"I watch their softly tousled heads slumbering on
their pillows, and sadness wells up in me. Have I drunk in their smiles
and laughter and hugged them, or have I just checked things off my to-do
list today? They're growing so quickly. One morning I may wake up and
one of my girls will be getting married, and I'll worry: Have I played
with them enough? Have I enjoyed the opportunity to be a part of their
lives?" -- Janet Fackrell
It's part of our job description as parents to guide our kids and keep them moving through the daily routine. All too often, that means setting limits, denying requests, correcting behavior. Sometimes we're skillful enough that our child doesn't perceive our guidance as "negative." More often, kids give us the benefit of the doubt because all the other loving, affirming interactions create a positive balance in our relationship account. READ POST
Dr. Laura, I see how all your
mindfulness techniques make me a more patient mother. But when I find my temper rising, what can I do in that
moment? I know yelling doesn't work. I know that my inner critic that
tells me I'm a bad mother just makes things worse. But what do I actually DO?" -- Cara
Nothing. Really. You notice what you're feeling, you breathe your way through it, and you DO nothing.
When our temper rises, we all feel an urgent need to DO something, anything. But that's our emergency response system operating. And parenting, despite how it feels, is not usually an emergency.
So the most effective thing you can do is restore yourself to calm before you act. Why? Because the rational brain stops working when you're angry. So when you act from anger or fear, you're never taking constructive action.
I define mindfulness as just noticing our own feelings and thoughts without acting on them. Meditation teacher Sharon Salzberg says it more directly: "Mindfulness is not hitting someone in the mouth."
Sure, it feels like we MUST intervene at that moment. Otherwise, our child will "get away with" bad behavior, and will become a terrible person. But that's fear speaking, and it drives us to take actions that make things worse. Later, we realize that we let our emotions run amok. We didn't guide our child with love. We didn't help her WANT to be a more loving or cooperative person. Instead, we dumped those yucky feelings from our full emotional backpack onto our child.
So what can you actually DO when you feel your temper rising? READ POST
"It’s like a big stick that I hit
myself with from the inside. Really, would I want anyone I love to do
that to themselves? Certainly not! And, I’ve made a commitment to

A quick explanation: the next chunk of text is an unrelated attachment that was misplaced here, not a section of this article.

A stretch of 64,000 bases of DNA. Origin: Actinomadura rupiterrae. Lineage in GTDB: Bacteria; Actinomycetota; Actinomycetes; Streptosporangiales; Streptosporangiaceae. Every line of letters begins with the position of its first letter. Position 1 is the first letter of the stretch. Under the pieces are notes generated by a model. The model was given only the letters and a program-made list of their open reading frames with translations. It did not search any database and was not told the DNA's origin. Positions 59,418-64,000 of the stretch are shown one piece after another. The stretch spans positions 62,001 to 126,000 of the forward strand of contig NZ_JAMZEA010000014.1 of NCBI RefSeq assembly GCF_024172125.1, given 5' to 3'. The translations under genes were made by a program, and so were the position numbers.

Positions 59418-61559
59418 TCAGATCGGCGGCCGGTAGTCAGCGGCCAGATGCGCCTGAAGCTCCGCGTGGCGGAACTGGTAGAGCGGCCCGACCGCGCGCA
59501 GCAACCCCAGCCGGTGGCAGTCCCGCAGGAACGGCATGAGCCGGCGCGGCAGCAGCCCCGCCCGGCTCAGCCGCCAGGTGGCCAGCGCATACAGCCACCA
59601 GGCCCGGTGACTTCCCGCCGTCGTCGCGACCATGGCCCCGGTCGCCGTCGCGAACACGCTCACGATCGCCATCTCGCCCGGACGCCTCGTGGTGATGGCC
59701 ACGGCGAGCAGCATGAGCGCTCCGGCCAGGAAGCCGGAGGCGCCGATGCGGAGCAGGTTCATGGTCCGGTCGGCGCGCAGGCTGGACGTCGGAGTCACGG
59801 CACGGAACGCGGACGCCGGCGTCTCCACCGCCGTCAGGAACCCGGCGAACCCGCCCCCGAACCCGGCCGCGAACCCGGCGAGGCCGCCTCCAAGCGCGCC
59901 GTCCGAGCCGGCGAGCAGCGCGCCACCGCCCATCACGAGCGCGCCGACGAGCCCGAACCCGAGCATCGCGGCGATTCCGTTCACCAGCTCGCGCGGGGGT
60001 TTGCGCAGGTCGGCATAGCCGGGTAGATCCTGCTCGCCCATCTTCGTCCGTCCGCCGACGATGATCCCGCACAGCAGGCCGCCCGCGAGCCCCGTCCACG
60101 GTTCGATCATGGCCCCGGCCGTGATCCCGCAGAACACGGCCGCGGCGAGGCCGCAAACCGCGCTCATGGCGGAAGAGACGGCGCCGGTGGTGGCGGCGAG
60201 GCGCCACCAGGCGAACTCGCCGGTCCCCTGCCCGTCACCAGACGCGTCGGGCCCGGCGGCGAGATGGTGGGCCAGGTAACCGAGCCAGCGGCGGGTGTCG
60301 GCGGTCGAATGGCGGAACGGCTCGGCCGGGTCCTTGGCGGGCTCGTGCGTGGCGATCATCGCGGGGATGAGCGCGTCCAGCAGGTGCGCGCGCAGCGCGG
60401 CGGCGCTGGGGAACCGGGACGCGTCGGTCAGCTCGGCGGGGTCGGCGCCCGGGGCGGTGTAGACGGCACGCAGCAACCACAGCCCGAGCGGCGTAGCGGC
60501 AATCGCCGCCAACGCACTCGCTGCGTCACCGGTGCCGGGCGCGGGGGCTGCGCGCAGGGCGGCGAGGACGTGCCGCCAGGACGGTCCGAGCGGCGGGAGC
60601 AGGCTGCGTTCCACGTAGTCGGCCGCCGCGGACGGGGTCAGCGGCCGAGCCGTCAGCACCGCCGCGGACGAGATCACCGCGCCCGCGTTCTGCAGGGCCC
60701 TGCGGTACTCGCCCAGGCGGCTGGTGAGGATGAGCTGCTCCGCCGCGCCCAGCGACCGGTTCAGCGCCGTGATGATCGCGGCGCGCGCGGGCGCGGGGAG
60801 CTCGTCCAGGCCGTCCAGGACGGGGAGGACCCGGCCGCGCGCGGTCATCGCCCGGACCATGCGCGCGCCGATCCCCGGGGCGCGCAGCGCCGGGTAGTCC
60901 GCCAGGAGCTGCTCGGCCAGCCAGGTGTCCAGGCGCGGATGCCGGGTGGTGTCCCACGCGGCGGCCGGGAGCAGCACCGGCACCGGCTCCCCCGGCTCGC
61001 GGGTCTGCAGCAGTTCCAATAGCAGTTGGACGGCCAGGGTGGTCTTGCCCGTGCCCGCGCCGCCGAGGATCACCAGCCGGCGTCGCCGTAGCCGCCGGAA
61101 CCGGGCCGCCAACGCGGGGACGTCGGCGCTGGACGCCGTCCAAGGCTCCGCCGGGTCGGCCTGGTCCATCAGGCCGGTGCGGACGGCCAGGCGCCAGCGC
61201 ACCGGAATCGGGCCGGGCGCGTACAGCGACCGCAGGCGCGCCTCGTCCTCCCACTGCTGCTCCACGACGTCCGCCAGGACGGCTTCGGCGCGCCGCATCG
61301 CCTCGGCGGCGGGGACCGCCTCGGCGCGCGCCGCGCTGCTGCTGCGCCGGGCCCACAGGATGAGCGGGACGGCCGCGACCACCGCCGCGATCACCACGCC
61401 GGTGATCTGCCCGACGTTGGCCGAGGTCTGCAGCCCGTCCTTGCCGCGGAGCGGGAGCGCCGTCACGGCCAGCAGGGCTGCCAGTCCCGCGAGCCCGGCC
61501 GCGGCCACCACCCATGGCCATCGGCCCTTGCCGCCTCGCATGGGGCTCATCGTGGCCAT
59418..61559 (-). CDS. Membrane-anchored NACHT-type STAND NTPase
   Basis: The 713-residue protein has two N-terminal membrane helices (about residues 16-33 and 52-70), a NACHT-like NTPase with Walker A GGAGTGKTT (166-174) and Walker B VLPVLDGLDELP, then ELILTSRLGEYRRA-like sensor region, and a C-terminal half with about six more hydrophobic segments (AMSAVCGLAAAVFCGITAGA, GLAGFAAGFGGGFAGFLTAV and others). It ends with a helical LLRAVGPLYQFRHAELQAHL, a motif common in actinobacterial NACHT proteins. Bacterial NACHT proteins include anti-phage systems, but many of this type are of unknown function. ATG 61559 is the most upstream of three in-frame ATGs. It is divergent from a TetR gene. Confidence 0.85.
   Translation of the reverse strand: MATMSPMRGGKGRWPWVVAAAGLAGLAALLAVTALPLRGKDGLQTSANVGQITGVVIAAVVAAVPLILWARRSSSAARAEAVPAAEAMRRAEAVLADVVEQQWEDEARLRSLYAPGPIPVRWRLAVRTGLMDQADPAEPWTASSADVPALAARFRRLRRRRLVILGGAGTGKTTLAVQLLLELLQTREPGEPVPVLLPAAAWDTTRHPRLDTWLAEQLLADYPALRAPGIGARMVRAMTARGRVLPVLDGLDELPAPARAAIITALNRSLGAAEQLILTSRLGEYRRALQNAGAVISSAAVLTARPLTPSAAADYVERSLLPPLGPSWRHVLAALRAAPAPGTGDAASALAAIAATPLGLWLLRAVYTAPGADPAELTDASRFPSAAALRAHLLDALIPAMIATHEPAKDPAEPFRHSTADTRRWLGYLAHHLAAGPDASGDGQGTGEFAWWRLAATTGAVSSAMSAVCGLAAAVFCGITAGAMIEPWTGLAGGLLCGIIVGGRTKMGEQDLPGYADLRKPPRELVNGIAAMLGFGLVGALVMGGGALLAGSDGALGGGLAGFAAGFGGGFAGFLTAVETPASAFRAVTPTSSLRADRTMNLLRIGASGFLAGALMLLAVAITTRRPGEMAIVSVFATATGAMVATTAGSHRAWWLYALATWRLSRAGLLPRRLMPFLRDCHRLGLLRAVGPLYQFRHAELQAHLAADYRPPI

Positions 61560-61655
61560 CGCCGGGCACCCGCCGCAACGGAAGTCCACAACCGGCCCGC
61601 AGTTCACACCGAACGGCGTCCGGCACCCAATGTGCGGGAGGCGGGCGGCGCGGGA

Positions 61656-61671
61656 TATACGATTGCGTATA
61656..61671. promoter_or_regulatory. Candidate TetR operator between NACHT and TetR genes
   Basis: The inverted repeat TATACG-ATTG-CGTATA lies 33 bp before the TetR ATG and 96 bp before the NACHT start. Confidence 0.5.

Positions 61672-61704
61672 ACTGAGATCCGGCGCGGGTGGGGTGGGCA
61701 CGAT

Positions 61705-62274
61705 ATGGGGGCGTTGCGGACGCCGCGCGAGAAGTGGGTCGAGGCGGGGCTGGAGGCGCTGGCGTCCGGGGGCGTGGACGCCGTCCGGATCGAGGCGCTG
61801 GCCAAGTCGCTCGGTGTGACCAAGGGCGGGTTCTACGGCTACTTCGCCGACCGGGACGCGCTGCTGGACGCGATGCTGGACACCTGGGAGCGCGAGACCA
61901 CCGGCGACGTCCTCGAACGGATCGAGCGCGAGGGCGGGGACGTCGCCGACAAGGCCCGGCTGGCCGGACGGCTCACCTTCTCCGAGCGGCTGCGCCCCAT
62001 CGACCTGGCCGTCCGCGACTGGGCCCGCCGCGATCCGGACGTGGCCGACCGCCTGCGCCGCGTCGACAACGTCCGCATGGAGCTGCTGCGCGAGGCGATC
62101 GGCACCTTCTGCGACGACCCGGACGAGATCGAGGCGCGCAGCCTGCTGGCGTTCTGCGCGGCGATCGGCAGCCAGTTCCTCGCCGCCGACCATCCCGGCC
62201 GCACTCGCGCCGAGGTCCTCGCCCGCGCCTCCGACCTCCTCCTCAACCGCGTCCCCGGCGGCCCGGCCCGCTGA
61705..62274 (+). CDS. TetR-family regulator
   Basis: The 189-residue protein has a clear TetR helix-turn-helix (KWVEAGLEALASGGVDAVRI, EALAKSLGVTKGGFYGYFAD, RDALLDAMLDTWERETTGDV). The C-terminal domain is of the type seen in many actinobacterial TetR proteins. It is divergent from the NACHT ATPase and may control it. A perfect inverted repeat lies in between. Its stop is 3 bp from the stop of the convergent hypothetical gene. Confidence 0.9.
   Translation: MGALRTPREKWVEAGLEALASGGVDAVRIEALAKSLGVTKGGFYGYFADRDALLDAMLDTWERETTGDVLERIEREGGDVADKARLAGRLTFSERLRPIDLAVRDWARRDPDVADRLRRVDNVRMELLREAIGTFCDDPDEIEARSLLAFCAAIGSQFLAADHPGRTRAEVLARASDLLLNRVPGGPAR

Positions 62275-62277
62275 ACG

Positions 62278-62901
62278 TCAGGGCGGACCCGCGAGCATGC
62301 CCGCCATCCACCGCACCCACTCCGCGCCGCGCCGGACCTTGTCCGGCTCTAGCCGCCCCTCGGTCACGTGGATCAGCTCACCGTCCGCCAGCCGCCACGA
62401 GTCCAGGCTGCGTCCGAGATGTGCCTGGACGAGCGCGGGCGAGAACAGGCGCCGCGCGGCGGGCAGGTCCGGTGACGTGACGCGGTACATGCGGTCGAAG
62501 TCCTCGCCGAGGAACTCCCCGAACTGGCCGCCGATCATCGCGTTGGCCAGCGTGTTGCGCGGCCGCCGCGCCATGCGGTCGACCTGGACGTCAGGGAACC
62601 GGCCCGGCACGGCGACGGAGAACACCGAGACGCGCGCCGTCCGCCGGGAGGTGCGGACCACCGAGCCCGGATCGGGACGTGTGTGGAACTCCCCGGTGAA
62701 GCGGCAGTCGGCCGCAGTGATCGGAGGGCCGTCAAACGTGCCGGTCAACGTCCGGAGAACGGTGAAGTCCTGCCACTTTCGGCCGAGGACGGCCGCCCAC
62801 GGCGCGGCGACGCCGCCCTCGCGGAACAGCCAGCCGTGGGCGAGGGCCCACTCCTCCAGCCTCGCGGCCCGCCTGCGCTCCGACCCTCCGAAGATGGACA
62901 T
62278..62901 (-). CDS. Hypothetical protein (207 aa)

support my kids and myself in putting that stick down. For good. The
other day...the part of me that is Unconditional Love stood up, turned
towards the Critic, and embraced it. In that moment of love and
connection, the critic dissolved. Now I make it a practice to embrace
the Critic, over and over again. I am learning that whatever has a hold
on me, that which we most want to turn away from, is exactly what needs
undivided, loving attention." -- Jennifer Mayfield
The inner critic's goal is to protect us. It thinks its job is to constantly scan for threats so it can keep us safe: future dangers, past problems we keep reliving to prevent their recurrence (or prove we were right!), defects in others that we need to control and correct, and deep flaws in us that we fear threaten our very survival because they make us unlovable. No wonder we so often ricochet between anxiety and depression. READ POST
“The key is
unconditional kindness to all life, including one’s own, which we refer
to as compassion.” – David R. Hawkins
All parents know that children need unconditional love to thrive. But how can we give our children something most of us haven't really experienced?
The answer is that we CAN experience unconditional love -- by giving it to ourselves. We do this by actively, thoughtfully, accepting our selves -- imperfections and all. When we miss the mark of our own standards -- as we all do, all the time -- we give ourselves a compassionate hug, and resolve to give ourselves better support so we can keep moving in the right direction. READ POST
"Realize that now, in this moment of time, you are creating. You are creating your next moment based on what you are feeling and thinking. That is what’s real. We can let go of the unconscious belief that being anxious about the past or the future will somehow protect us and instead reprogram our cells with new ways of responding.” -- Doc Childre
Do you worry about your child? Join the club. It's part of the job description. But when we say "Be careful!" to our child, we're not giving the message that we care, even though that's what we feel. We're giving the message that the world is an unsafe place and we don't have confidence in our child to navigate it. READ POST
"Yesterday my husband and I had an argument at dinner time in front of the kids. My four year old daughter yelled at us to ‘Be quiet!’ … My two year old had a tough time going to bed, which is unusual for him. Could that have had to do with mommy and daddy arguing?” READ POST
“I was born perfect. The rest is just
beliefs that I picked up…I don’t believe them anymore. I choose to
believe that I am perfect and whole.” – Caron Goode
Ever wondered why some parents can keep a sense of humor in the face of their child's challenging behavior while another parent starts yelling? Why some parents plague themselves with criticism, worry and doubt while others seem more able to just relax and enjoy their children?
Yes, some children are more challenging than others. But whatever our child's behavior, we always have the choice of how to respond. And yes, it's our emotional response that determines our actions. But what creates that emotional response? READ POST